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06 powerstroke. Came to stop sign, no brakes. Sometimes I have pedal, other times pedal goes to floor. I suspect its a master cylinder but not sure. The truck doesnt have a brake booster like a car. This is this first ford I owned and just got it about 6 weeks ago. If anyone has advice, I'd greatly appreciate it...
 

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It does have a booster, it just works off of hydraulic pressure rather than vacuum like most other gas vehicles. However, with the pedal going to the floor, I doubt it's a booster problem. It's more likely the master cylinder like you said or possibly the ABS system. Whatever you do, stop driving it until you get it figured out. I assume you've checked the fluid level. Are there any signs of fluid leaking at the wheels? Not sure of the miles on the truck, but this would probably be a good time to go through the whole brake system and flush out the old fluid and know that you have dependable stopping power.
 

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The assist (booster) you have is hydraulic like all diesels since they don't use vacuum for assist like a gas engine.I think you should call a different supplier because unless someone has messed with your truck the parts guys can use your serial number to get you the right one. Also you could buy one here from a Ford dealer but it sounds like your in a hurry.

Randy
 

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Not all diesels have a hydroboost. My 2017 uses a vacuum brake booster. :poke
The vacuum doesn't come from the engine though. I'm not really sure why they chose to go that route. IMO the hydroboost is a better system, especially on these bigger trucks.
 

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Was this problem ever solved? I have the same problem on my 05 after front brake hoses, front brake pads, and driver side caliper. Bled several times and had good brakes then all of a sudden they were gone. One second I had them, the next second they were nonexistent, and the brake warning light came on. Checked fluid, it was low, but not empty. Checked for codes, nothing. I can push the pedal all the way to the floor with ease and make it stop, so it feels like air, but I couldn’t believe it would be air in the system after bleeding 3-4 times all the way around RR LR RF LF.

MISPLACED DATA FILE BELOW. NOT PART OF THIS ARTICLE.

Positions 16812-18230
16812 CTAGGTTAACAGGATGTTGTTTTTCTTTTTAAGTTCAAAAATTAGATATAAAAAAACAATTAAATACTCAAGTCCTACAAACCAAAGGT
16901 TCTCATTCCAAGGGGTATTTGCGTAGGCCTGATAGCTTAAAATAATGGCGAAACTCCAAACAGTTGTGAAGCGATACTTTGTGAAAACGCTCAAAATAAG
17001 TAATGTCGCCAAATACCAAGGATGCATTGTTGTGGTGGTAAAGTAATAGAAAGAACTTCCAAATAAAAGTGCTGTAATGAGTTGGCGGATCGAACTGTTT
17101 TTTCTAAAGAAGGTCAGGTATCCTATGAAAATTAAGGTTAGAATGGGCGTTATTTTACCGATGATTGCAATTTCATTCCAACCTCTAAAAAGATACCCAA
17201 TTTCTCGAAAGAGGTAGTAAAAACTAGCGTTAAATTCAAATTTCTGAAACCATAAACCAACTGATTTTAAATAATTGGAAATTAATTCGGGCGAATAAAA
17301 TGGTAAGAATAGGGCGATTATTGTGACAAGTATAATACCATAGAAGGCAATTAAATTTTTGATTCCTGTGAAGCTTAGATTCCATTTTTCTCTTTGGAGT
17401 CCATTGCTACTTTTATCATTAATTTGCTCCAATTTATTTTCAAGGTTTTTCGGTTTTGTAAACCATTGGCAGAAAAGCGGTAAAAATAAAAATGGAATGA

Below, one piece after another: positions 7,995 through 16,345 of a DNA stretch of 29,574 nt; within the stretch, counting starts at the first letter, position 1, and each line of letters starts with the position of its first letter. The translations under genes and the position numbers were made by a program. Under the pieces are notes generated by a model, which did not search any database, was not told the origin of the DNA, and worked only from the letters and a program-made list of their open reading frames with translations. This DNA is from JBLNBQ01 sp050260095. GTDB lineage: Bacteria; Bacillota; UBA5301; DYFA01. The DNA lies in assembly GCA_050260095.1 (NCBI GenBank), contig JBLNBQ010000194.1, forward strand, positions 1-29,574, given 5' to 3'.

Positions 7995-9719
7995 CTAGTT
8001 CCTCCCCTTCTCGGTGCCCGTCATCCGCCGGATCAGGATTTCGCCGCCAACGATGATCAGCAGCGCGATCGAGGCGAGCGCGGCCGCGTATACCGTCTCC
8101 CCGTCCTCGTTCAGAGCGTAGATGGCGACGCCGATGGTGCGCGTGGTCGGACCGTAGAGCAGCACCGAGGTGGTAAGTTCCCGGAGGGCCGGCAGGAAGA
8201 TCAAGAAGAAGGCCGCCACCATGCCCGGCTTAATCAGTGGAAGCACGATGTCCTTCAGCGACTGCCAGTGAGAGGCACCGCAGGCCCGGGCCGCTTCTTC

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Air in the ABS pump, you can make a few hard stops on gravel or dirt to activate the ABS system -- or use Forscan to flush the pump -- still will need to bleed the calipers again tho, since the pump will push the air thru the system
 

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And make sure you didn't get the wrong caliper (passenger) for the driver side, because air doesn't like to go down... :D

-jokester
 
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Where is the pump located? I’m sure you’re right on the money because I didn’t know that the ABS system had anything to do with hydraulics. I thought that it was just an electrical signaling to not let the brakes lock up but that makes sense. I will try the hard stop thing, but I wonder if I’ll even be able to hard stop on loose gravel with the brakes not engaging correctly.

I know I got the driver’s side caliper correct because they had a $60 core charge with the mounting bracket. I examined it to make sure it was good to go and it was identical to the one I took off. Autozone rebuilt it but it even had Ford and matching part numbers stamped on it. I have good pressure coming from each bleeder screw, but I bet the ABS pump as hydro said is probably my problem. I will find it, bleed it, and bleed the calipers again and report back. I appreciate the replies.
 

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Autozone doesn't rebuild it, they source it from the cheapest rebuilder they can find. All calipers are going to say Ford on it. Ford contracted TRW to manufacture the calipers and they all have the Ford insignia on them.

The point about the bleeder screw is that the calipers left to right are interchangeable, it's only the bleeder screw location that is different and even some shop mechanics have installed the wrong side caliper, especially when the rebuilder puts the wrong caliper in the box. So it's important to check as an upside-down caliper has the characteristics you are experiencing.

So does air in the ABS controller, which consists of electronically controlled valves, pressure pump, and accumulator. If during a caliper change fluid was allowed to drain out of the master cylinder, air usually gets into the ABS unit. That's a bear to get out without having the computer control to activate the valves, pump, and accumulator. There's no bleeder screw on the ABS unit, which on your truck is located near the master cylinder on the driver's side. It has all the hydraulic lines going to it.


Dexter,

Ford went to all vacuum to try to save money. A vacuum boosted system does not have as high of an assisted hydraulic pressure as the hydro boosted units. I agree, with heavy GVW's I prefer the HB in all situations. Until the power steering pump fails. Nothing like loss of assist in both brakes and steering at the same time.
 

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